Student and lonely (3): ‘It’s really hard in Nijmegen’

25 Jun 2019

One of the biggest problems in modern student life is loneliness, also for internationals. It is much talked about by university officials and student representatives, but what is it like for students? Vox interviewed some of them about being lonely. This time: Borjan Ilin, from Macedonia.

Borjan Ilin has been here for almost 4 years. He studies Psychology and is in his third year. He says that during his time here, he has definitely felt lonely sometimes. The Netherlands is a hard country to live in for many internationals, he says: ‘it’s always hard when you can’t just go out on the street, into the community, and talk to people. The Dutch don’t really interact outside their group and you always have to plan meetings really well. Also, you don’t understand what is said outside, not even at university. But the Netherlands in particular, maybe even specifically Nijmegen as well, is pretty hard.’

Borjan Ilin, own archive

Nijmegen has its very Dutch community and an international community, says Ilin. ‘And they really don’t go together at any point. They have completely different spaces, where they interact.’

He notices that at university, but also in his work as a dishwasher in a restaurant. There, interacting with the Dutch is also not that easy, mostly because of the language barrier. ‘At work, the people I interact with are completely different in what they say and how they act in comparison to people from university. There are people who never really needed to learn English so that also creates a barrier. ’

Shipped off

Ilin did not want to stay in Macedonia, so he looked for an English biology programme. He first studied Life Sciences at the HAN. ‘When I arrived I was very optimistic, I thought that the Netherlands had a very internationally-oriented society. So I came here and there were Italians and Spanish people, and people from Luxembourg, and people from Germany.’

They all lived in Vossenveld. ‘Shipped off to the middle of nowhere. The HAN had its own living groups and all the international Life Sciences people were just living together. We weren’t really interacting with any Dutch people, apart from the very few who were taking some courses from the English track.’

No social life

Later, Ilin moved to Hoogeveldt and switched to Radboud to study Psychology. By then, he started feeling lonely because of stress. ‘First, I stopped working for a bit to concentrate on studying. I came back to work when I got on top of my studies. But then with work and studies I basically had no social life. You have people that you meet at university, but they are also at university to study. You don’t actually meet the real people, everyone is just stressed. It’s different from when you get to hang out in your down time.’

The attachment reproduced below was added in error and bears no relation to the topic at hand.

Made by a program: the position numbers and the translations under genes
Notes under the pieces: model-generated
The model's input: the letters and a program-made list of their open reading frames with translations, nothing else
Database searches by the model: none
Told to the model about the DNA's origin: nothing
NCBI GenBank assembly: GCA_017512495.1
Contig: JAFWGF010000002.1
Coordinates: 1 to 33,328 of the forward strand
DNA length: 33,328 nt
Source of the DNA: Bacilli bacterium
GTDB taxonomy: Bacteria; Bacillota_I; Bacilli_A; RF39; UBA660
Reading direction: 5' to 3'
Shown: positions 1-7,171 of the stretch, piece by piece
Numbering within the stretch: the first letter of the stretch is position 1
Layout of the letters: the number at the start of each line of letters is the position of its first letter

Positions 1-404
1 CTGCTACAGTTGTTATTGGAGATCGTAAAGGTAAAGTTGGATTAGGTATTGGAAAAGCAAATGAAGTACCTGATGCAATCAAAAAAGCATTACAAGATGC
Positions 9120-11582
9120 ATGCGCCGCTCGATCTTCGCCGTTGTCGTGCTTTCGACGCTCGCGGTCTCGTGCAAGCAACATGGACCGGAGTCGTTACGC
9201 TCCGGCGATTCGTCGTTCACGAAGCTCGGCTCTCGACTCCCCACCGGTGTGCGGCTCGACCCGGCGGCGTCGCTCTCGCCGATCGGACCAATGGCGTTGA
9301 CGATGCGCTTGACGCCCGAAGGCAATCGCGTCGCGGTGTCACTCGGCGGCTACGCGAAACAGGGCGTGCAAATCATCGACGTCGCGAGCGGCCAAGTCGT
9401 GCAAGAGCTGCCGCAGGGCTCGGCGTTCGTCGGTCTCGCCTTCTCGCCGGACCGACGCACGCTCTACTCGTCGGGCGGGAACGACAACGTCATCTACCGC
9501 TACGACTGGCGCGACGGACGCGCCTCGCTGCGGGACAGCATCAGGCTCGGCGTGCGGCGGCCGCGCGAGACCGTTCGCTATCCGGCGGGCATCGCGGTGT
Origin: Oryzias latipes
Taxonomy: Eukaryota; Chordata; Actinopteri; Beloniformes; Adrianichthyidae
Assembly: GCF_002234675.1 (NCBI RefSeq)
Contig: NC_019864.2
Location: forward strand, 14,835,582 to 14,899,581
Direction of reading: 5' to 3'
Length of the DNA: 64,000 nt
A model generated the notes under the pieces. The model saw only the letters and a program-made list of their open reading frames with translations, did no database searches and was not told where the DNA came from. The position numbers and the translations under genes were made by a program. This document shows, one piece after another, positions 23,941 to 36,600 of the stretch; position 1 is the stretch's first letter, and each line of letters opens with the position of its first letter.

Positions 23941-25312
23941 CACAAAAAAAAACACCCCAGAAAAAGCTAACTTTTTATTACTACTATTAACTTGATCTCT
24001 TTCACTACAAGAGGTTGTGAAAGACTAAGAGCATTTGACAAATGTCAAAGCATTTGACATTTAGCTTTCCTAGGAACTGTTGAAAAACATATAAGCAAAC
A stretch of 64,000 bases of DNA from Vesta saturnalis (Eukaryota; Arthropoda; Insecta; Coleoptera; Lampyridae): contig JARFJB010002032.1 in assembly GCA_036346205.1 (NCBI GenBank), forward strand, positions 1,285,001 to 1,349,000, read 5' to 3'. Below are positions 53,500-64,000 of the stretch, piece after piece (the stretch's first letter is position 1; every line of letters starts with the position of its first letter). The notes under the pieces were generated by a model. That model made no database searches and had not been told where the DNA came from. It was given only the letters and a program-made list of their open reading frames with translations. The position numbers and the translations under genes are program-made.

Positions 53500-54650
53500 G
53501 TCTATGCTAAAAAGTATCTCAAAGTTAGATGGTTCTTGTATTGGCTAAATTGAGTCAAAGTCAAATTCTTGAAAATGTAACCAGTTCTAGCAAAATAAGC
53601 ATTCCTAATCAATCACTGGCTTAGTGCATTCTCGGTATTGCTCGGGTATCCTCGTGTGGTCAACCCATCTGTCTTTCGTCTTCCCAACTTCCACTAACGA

‘It’s good to appreciate friendships with people for the time it lasts instead of focusing on feeling lonely.’

It also did not help that all his fellow students from HAN left the city, because people weren’t happy with the study programme. ‘So at the end of the summer, basically everybody I knew went to different cities and countries. And I was working the whole summer here to afford the next year.’

He did not really feel the need to do anything about it. ‘I’ve switched my lifepath before several times. And when that happens so many times, you’re just like “Ok, again”. It’s good to appreciate friendships with people for the time it lasts instead of focusing on feeling lonely. There’s gonna be somebody else. There’s always cool people around.’


Ilin thinks it would be good to combine the corridors in dormitories. ‘That way, the Dutch students, the Germans, the internationals are all living together. At Hoogeveldt it’s especially bad, because it’s highly improbable for you to mingle with people from different cultures.’

How the coming year is going to be? ‘Ask me again in half a year’, he says, laughing. ‘What happened at HAN, is going to happen again, many of my friends are leaving. It’s really hard in Nijmegen. I’ve been to other places in the Netherlands, and it wasn’t as hard to talk to people as it is here. Maybe they are more internationally oriented. The best way to socialise in Nijmegen is through social media, finding international gatherings or potlucks through Facebook. I haven’t really been to them, but I’ve heard from fiends that they are pretty nice.’


  1. Unclear wrote on 25 juni 2019 at 13:43

    In my experience, the easiest way to mingle with ‘locals’, is to learn their language. This guy seems to be at least somewhat aware of that, but this article doesn’t make it very clear if he has taken any steps to learn the (in this case) Dutch language.

    • Pieter wrote on 25 juni 2019 at 17:54

      Exactly, learning the language is something you should start before moving somewhere else. The Dutch on average speak English well; but at the end of the day most of them prefer to speak Dutch (myself included).

      If you’re an international: Ask yourself the question, would a Dutchman survive in your city/village, without the local language? And what would you give as advise to this Dutchman?

    • Merida wrote on 14 september 2019 at 20:56

      A Dutch person would survive just fine anywhere in the world. He’s obviously made the effort to learn English really well. Besides, I think the point of the text is to help students integrate better while on studies, not their ability to learn Dutch. Not everyone has the priviliedge if time and resources to learn an additional language while studying and working. I find your comment quite xenophobic and nationalistic.

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